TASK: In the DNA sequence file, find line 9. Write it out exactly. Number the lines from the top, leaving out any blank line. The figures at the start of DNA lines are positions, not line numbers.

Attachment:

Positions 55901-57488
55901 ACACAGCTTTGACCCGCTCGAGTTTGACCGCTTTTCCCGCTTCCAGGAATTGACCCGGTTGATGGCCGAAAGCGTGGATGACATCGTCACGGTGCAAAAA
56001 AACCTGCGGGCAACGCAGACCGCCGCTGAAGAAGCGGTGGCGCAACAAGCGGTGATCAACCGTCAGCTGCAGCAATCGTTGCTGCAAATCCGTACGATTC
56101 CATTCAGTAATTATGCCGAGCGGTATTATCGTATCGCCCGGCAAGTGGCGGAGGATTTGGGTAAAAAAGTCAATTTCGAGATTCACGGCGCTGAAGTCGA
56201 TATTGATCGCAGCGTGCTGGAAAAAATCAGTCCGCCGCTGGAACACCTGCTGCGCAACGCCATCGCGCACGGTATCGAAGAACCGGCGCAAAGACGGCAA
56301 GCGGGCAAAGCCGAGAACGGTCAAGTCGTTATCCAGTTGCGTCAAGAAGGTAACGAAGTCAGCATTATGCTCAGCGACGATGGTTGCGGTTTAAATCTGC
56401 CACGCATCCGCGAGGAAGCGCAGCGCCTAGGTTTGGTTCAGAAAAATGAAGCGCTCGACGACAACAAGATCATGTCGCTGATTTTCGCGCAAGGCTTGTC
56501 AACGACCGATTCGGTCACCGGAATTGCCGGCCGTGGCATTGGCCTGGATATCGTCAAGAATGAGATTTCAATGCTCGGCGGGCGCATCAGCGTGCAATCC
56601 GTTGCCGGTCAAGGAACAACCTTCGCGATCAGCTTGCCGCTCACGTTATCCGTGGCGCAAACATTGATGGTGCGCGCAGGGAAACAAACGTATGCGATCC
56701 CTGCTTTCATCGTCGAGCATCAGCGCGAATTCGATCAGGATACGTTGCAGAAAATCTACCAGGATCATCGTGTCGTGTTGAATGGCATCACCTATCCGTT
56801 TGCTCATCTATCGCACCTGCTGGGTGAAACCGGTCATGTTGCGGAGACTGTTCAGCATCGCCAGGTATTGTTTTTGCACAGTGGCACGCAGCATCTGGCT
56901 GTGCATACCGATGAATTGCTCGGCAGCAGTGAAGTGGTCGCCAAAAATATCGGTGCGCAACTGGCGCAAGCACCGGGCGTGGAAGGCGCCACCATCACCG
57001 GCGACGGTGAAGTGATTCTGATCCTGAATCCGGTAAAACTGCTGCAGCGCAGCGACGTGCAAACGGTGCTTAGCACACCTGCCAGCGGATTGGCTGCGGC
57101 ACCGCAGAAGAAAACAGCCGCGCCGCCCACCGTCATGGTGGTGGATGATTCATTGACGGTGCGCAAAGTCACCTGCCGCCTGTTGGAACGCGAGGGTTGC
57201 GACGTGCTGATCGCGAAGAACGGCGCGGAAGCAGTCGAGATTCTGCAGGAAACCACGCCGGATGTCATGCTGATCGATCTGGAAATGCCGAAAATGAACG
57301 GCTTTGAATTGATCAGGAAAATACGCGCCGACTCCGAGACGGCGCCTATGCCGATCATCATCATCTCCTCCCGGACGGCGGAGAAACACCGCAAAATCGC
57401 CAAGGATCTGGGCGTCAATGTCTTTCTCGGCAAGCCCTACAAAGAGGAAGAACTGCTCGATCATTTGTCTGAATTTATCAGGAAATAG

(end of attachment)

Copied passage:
56601 GTTGCCGGTCAAGGAACAACCTTCGCGATCAGCTTGCCGCTCACGTTATCCGTGGCGCAAACATTGATGGTGCGCGCAGGGAAACAAACGTATGCGATCC